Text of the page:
Posted by R. Neal

Like a West Wing script in which the candidate has to go to Iowa to talk to farmers about ethanol, Sen. Dr. Bill Frist (R-TN) was at the Farm Bureau Federation's national convention this past weekend in Nashville to accept the coveted "Golden Plow" award (not to be confused with Les Nessman's "Silver Sow" award):

Sen. Bill Frist promised 6,000 farmers better access to health care, a plan to research alternative energy sources such as ethanol, a temporary worker program for immigrants and an end to the inheritance "death tax" during a speech yesterday.

Frist accepted the Golden Plow Award at the American Farm Bureau Federation's 87th annual convention at the Gaylord Opryland Resort & Convention Center. The award is the highest honor bestowed on members of Congress for their support of the nation's farmers, said Mark Maslyn, the federation's public policy executive director.

Hey, that sounds like a real honor. Good for Sen. Dr. Frist for standing up for the American farmer. And that American Farm Bureau Federation sounds like a pretty swell outfit, being the "voice of American agriculture" and the champion of America's family farms, right?

But wait. What's with all the empty rhetoric and right-wing talking points (including the exploitation of illegal immigrants) and the perennial ethanol pandering (which is the only alternative energy "plan" any politician ever talks about, and only when they're running for something and talking to farmers)?

Not only that, the article mentions that previous recipients of the Golden Plow award include Sen. Robert Dole, R-Kan., and Sens. Mitch McConnell, R-Ky., Pat Roberts, R-Kan., and Charles Grassley, R-Iowa. What's up with all those Rs?

My only direct experience with the Farm Bureau has been benign. I got an insurance quote from them one time, and some gardening tips from my Dad's copy of the Tennessee Farm Bureau's magazine. Oh, and our family's traditional annual cheese order from the Wisconsin Farm Bureau (which is an excellent deal if you know someone who can get you on their exclusive super-secret cheese order mailing list.)

But as it turns out, there are a number of renegade environmental and farm organizations who believe the American Farm Bureau Federation is a tax-exempt front for a large insurance and investment business and a tool of right-wing corporate agribusiness (which, as you know, is one of the world's largest petrochemical businesses). Or, as NY representative Joseph Resnick called them in 1967, "the right wing in overalls."

In its profile of the Farm Bureau, Lobbywatch.org says:

With nearly five million members the AFBF is the nation's largest farm organization and is said to be among the most powerful special interest groups in Washington, DC. But many, if not most, of its members are not farmers at all, having become members simply by buying its products, such as insurance, via a Farm Bureau company.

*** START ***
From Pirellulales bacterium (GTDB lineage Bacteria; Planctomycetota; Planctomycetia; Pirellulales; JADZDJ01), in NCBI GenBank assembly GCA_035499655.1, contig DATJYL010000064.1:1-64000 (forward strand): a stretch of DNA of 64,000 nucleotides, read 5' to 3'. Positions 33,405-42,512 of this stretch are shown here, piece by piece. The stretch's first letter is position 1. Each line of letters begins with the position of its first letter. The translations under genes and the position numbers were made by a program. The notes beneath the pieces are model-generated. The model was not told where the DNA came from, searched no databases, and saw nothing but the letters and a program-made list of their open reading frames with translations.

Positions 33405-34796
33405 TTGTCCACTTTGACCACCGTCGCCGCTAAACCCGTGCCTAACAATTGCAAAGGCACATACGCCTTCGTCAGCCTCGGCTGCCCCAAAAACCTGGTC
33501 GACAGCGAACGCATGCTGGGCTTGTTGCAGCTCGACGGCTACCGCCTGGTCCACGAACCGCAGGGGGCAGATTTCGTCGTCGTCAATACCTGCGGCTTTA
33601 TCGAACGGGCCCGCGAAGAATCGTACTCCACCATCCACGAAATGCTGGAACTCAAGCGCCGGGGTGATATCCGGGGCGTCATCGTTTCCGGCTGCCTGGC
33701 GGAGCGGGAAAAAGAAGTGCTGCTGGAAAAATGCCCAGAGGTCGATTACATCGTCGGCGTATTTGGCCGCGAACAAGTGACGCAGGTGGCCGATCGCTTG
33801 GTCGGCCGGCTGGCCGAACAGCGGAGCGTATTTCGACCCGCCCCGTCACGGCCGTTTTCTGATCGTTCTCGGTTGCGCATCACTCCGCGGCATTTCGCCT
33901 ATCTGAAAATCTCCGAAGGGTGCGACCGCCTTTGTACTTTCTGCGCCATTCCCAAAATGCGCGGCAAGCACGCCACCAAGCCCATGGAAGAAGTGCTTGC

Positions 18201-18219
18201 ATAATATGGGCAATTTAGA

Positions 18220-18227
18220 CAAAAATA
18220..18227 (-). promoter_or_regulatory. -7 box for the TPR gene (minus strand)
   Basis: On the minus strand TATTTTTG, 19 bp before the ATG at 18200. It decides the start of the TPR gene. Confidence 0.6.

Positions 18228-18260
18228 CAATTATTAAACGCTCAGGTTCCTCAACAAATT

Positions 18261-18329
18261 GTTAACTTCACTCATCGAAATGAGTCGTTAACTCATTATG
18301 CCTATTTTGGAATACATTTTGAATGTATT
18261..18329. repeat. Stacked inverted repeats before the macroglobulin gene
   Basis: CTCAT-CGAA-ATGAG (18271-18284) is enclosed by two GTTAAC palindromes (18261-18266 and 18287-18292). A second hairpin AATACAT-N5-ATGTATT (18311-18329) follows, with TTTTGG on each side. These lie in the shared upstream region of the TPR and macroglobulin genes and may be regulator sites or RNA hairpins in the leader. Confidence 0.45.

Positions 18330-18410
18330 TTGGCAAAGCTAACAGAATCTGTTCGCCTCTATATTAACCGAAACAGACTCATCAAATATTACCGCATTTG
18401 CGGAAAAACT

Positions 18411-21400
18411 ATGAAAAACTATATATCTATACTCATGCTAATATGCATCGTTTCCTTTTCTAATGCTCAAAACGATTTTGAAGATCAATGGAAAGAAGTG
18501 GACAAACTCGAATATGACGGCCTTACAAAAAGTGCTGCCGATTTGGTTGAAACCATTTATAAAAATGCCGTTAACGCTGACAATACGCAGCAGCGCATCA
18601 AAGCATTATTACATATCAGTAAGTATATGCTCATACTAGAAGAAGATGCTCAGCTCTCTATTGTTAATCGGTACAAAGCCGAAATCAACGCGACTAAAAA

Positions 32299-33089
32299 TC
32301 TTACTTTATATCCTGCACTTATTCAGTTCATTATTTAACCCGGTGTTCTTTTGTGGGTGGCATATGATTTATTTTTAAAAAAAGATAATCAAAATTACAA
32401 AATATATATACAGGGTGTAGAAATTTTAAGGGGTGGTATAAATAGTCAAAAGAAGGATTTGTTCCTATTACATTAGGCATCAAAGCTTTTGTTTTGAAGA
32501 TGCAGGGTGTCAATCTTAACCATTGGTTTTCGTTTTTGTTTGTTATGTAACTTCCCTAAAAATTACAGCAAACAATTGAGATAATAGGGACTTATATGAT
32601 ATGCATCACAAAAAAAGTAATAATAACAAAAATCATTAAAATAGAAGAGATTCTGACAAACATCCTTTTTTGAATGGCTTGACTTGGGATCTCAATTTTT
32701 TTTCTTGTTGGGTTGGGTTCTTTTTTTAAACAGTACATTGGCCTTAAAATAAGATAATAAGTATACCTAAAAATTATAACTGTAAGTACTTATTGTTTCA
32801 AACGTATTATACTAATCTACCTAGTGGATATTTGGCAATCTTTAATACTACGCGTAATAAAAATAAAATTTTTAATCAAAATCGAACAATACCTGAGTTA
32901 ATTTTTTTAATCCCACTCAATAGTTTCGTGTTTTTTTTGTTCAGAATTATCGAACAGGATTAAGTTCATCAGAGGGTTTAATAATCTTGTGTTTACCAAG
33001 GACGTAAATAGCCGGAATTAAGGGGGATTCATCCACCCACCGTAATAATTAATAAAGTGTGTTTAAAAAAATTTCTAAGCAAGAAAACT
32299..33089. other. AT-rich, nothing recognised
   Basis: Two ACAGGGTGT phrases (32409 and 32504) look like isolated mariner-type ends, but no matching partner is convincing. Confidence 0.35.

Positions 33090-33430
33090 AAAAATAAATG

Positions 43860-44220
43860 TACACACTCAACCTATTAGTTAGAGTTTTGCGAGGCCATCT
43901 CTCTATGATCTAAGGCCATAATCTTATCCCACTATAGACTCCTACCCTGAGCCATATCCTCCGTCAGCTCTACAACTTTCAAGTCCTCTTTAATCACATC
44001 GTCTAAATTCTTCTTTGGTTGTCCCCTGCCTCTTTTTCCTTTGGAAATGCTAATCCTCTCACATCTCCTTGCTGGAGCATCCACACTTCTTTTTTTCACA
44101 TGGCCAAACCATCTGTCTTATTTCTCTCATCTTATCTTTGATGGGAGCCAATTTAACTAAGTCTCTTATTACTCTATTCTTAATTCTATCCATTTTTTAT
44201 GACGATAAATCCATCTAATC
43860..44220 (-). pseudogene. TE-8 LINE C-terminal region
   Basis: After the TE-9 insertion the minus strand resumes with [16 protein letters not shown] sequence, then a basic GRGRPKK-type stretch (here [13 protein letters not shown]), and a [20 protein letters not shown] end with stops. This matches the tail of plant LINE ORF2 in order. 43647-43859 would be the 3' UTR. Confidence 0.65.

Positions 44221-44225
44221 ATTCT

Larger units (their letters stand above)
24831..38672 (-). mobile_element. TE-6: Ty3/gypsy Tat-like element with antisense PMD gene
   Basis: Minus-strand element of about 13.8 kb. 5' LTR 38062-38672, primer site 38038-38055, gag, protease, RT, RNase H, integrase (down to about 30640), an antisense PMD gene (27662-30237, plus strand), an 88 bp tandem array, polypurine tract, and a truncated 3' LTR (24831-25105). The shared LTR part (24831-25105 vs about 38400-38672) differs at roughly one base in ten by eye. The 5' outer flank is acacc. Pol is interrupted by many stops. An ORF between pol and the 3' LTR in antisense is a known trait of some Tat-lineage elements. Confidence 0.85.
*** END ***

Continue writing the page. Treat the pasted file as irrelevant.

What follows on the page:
In fact, while posing as a nonprofit organization whose tax-subsidised activities are intended to improve the lot of American Farmers, the Farm Bureau is a gigantic agribusiness and insurance conglomerate. It has a stock portfolio that includes such agribusiness giants as Archer Daniels Midland, ConAgra, Monsanto, Phillip Morris, Dupont, Novartis and Dow.

[..]

According to Mississippi Farm Bureau farmer, Fred Stokes, 'Farm Bureau has the same relationship to its members as Sears and Roebuck does to its customers'. When it was discovered that American Farm Bureau's Washington lobbyists had sent a letter opposing a moratorium on agribusiness mergers to all Congressional members, the Mississippi Farm Bureau passed a resolution 'rebuking' the Farm Bureau's national leadership for 'conflicts of interests.'

According to Stokes, 'The national Farm Bureau policy book is full of statements expressing concern about concentration of market power and monopoly in agribusiness. Yet AFBF president Dean Kleckner and the national staff consistently sell out their members and jump in bed with agribusiness.' (Lords of the Land)

According to John Hansen, when president of the Nebraska Farmers Union, 'I've been working on farming concerns for 30 years and I can't think of a major issue where the Farm Bureau didn't have the same position as the grain and meat processors. It's impossible to represent the interests of food producers (farmers) as well as food processors like ConAgra, IBP and ADM. The two groups' economic interests are almost always at odds.'

The profile also says that the Farm Bureau has taken positions against the Voting Rights Act, the Equal Rights Amendment, increasing the minimum wage, and various environmental regulations. And, while it doesn't exactly appear to be a farm issue, several state Farm Bureaus have even adopted positions opposing gay marriage.

For more on your friendly local Farm Bureau, read the Defenders of Wildlife's "Amber Waves of Gain" report. And here's a CBS 60 Minutes report on the Farm Bureau's business operations.

Anyway, Sen. Dr. Bill Frist made lots of promises to American farmers at the Farm Bureau convention. That's an awful lot for a lame duck Senator to accomplish in one final session of Congress. You don't suppose he's tuning up his obligatory farmer ethanol speech for... Nah. Couldn't be. Could it?

Ok, then.